PWC: O’Connell, Stacy span age gap to win Sonoma Saturday races

Photo: Cadillac Racing
1 Comment

SONOMA, Calif. – The second-to-last weekend for Pirelli World Challenge sees the GT/GTA/GT Cup and GTS classes in action at Sonoma Raceway.

And on Saturday, the two winners spanned the age gap. The 54-year-old cagey veteran, Johnny O’Connell, won overall in GT on the final lap, beating a teenager in rising star Austin Cindric, just 18. Meanwhile a pair of teenagers ended 1-2 in GTS, Nate Stacy scoring his first class win ahead of Parker Chase. Stacy is 16, Chase just 15.

Here’s quick recaps on the pair of races.


An otherwise flawless drive from Austin Cindric in the No. 6 K-PAX Racing McLaren 650S GT3, who looked poised to secure his first series win after leading the first 30 laps in the 50-minute race, came undone on the final lap when Cindric left the door open at the final major passing opportunity.

The 18-year-old ceded the position to the cagier, relentless veteran, 54-year-old four-time defending champion Johnny O’Connell, who darted to the inside at Turn 7 to secure his second win of the season in the No. 3 Cadillac Racing Cadillac ATS-V.R (Circuit of The Americas Round 2 in March).

It’s O’Connell’s third win on the road, having also won the series’ most recent race in California in Long Beach back in April, but having later lost the win following post-race technical inspection for an infraction found. Alvaro Parente inherited the win there.

Cindric was left to secure a hard-luck second place, his second runner-up finish of the season, with the second Cadillac of Michael Cooper in third in the No. 8 Cadillac.

Parente, in the No. 9 K-PAX McLaren, finished fourth, with Michael Lewis top Porsche in the No. 98 Calvert Dynamics entry.

Parente closes the championship gap on title rival Patrick Long in the No. 58 Wright Motorsports Porsche 911 GT3 R unofficially to five points (1461-1456).

Michael Schein, in the No. 16 Wright Porsche, won the GTA race but second-in-class Martin Fuentes has enough points to wrap the GTA class title in the No. 07 Scuderia Corsa Ferrari 458 Italia GT3. Cooper MacNeil took a debut podium in PWC in the No. 79 WeatherTech-backed Alex Job Racing Porsche in third.

Alec Udell won another close-fought battle in GT Cup in his No. 17 GMG Porsche over season-long sparring partner Sloan Urry, the No. 20 TruSpeed Autosport entry.


A racelong battle between Stacy, in the No. 14 Rehagen Racing/Roush Performance Ford Mustang Boss 302 and points leader Brett Sandberg, in the No. 13 ANSA Motorsports KTM X-BOW GT4, saw Stacy defend against Sandberg’s advances for nearly the entirety of the race.

And then Lap 26 happened in the 29-lap, 50-minute race, that saw the race – and potentially the title – turn on its head.

Martin Barkey, in the No. 80 Mantella Autosport KTM, made a move to the inside of Chase, in the No. 19 Performance Motorsports Group Ginetta GT4, for third place at the chicane. Barkey cleared Chase but his momentum on the inside of the right-hander carried him past on the left-hander and into Sandberg, in the No. 13 KTM, which speared the points leader and took him out of win contention.

It left Stacy, who has past class wins in the TC class, to bring home the bacon for the rest of the race – holding off Chase, who inherited second as a result of the KTM-on-KTM violence.

Hugh Plumb, the polesitter in a third ANSA KTM, finished third in the No. 12 car with Barkey in fourth and Scott Heckert in fifth in the No. 54 Racers Edge Motorsports SIN R1 GT4.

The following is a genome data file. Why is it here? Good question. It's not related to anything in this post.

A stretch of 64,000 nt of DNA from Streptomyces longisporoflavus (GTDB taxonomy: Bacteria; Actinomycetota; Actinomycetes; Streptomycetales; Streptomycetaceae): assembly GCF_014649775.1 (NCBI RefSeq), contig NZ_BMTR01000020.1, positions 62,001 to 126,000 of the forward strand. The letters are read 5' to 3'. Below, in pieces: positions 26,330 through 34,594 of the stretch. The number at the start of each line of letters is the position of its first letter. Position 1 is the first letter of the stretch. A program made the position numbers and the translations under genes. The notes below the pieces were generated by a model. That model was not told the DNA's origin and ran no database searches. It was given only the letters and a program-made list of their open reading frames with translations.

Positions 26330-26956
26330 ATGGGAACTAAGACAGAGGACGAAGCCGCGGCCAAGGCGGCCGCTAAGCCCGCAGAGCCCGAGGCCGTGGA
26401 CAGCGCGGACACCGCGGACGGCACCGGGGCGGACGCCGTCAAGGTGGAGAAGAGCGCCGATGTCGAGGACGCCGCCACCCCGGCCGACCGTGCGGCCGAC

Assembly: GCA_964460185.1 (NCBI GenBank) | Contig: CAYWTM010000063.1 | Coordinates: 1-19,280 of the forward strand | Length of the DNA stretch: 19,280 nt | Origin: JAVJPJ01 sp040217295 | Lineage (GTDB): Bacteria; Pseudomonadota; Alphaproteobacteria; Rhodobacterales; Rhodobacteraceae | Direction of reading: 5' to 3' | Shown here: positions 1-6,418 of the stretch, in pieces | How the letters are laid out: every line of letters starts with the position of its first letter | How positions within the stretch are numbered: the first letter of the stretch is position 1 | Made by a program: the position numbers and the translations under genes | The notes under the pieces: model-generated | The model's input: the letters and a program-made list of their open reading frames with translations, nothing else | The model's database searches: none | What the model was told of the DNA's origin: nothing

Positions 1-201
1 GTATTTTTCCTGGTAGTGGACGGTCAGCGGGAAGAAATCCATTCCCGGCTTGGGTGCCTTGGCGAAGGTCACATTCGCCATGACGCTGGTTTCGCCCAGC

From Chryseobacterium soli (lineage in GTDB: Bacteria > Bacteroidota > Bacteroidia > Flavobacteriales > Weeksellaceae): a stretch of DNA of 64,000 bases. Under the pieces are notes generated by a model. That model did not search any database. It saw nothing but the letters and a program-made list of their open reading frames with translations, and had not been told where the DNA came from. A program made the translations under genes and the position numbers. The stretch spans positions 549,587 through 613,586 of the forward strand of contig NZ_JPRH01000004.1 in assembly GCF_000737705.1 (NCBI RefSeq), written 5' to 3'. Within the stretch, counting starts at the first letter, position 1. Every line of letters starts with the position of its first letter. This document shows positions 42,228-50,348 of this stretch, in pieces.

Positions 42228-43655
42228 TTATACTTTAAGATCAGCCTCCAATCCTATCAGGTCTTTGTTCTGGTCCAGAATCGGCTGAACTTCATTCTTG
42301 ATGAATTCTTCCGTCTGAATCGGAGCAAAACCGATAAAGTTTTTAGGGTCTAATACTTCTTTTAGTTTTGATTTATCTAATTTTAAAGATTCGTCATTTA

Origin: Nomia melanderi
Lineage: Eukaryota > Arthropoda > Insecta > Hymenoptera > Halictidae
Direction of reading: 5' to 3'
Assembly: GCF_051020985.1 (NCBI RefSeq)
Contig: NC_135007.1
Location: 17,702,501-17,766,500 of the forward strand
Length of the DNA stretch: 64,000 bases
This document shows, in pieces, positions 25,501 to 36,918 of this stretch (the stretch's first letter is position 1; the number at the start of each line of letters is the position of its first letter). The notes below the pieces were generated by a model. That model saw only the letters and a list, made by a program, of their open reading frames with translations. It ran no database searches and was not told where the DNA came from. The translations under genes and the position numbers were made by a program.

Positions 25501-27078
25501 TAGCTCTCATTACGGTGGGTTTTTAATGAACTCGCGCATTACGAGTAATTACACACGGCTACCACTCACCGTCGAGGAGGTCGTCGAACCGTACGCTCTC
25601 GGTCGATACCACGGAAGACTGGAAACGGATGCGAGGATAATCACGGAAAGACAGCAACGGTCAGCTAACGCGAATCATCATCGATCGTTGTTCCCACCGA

Kevin Marshall was sixth in a Lotus while Sandberg fell to seventh, one spot ahead of Lawson Aschenbach, who made it back to Sonoma in time for the first of two GTS races.

The four-time World Challenge champion, Aschenbach started last in the No. 10 Blackdog Speed Shop Chevrolet Camaro Z/28.R but arrived in time following a private jet and helicopter ride, and made it up to eighth place – just one spot behind his closest rival in the championship. He finished 12th in the IMSA WeatherTech SportsCar Championship race at Circuit of The Americas in Austin earlier in the day, co-driving the No. 9 Stevenson Motorsports Audi R8 LMS with Matt Bell in IMSA’s GT Daytona class.

Both classes have their second race of the weekend tomorrow.

NEOM McLaren Racing Formula E and Ian James set to race ahead of electric motorsports’ curve

James McLaren Formula E
McLaren Racing

As Formula E enters their ninth season and McLaren Racing is set to compete in last year’s championship winning car, Ian James is passionate about pushing electric motorsports forward at a critical stage as race technology begins surpassing that of the street cars.

Midseason, McLaren acquired the assets of the Mercedes-EQ team as they were already on their way to winning a second consecutive championship. With those assets in place and coming off a successful debut in the Extreme E series, James is set to usher in a new era in electric car racing.

Last week’s announcement that Jake Hughes will join Rene Rast behind the wheel of the NEOM McLaren Formula E team was the last piece of the puzzle.

McLaren’s electric portfolio is building with the Formula E team coming one year after they entered the Extreme E rally series in 2022 with Tanner Foust and Emma Gilmour. There were a lot of lessons to learn in that series with growing pains during the first three of five rounds. Rounds 4 and 5 were a completely different matter with the team crossing the finish line first in Chile before being assessed a time penalty.

In the final round in Uruguay, they scored an elusive podium.

“McLaren kicked off the season in Extreme E at the beginning of this year, so our first [electric] race took place Neom, actually out in Saudi,” NEOM McLaren Racing Team Principal James told NBC Sports. “At the time, we were in very early discussions about opportunities with the Formula E team. I actually went out there to meet with Zak [Brown, CEO McLaren Racing] and that was my first taste of Extreme E.